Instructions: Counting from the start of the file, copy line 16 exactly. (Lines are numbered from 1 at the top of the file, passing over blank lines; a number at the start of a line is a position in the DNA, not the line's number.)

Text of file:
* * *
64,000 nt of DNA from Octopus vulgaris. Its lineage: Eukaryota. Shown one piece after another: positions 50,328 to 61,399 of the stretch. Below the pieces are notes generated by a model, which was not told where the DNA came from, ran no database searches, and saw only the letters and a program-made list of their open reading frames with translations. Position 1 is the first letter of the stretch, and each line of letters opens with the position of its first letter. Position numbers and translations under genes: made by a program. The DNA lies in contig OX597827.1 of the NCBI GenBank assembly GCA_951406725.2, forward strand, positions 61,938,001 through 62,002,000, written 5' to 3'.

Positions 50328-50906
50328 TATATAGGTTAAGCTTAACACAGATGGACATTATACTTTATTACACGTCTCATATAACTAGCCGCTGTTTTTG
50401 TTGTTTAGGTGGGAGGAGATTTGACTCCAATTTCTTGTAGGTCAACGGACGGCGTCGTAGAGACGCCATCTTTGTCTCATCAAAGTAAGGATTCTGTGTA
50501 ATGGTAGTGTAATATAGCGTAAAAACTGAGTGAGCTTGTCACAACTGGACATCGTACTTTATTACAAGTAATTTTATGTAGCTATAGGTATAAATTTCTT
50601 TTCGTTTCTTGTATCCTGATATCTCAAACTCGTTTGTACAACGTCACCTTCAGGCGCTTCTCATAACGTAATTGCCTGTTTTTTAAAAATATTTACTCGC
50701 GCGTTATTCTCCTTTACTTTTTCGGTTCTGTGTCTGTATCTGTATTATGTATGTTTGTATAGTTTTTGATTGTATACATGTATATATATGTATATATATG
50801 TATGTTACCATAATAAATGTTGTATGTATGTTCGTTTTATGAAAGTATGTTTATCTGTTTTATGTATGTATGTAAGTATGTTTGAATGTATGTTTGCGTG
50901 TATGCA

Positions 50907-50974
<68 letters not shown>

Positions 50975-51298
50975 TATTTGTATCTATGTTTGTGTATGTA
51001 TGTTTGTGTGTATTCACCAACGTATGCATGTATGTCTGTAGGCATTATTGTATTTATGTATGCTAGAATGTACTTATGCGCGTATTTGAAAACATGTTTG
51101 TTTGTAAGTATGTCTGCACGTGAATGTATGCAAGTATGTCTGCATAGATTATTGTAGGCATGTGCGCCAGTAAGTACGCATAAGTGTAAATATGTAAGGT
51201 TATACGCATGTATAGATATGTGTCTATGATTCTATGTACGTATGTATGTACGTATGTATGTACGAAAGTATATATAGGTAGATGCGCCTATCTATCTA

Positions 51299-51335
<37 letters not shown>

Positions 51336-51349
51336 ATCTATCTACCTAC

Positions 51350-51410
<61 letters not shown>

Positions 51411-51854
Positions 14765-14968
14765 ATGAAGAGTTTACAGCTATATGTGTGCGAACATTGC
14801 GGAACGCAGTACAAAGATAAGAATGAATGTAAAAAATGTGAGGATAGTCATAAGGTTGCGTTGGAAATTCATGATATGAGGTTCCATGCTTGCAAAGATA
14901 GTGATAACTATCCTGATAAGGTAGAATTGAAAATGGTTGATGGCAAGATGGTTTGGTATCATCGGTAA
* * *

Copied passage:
51201 TATACGCATGTATAGATATGTGTCTATGATTCTATGTACGTATGTATGTACGTATGTATGTACGAAAGTATATATAGGTAGATGCGCCTATCTATCTA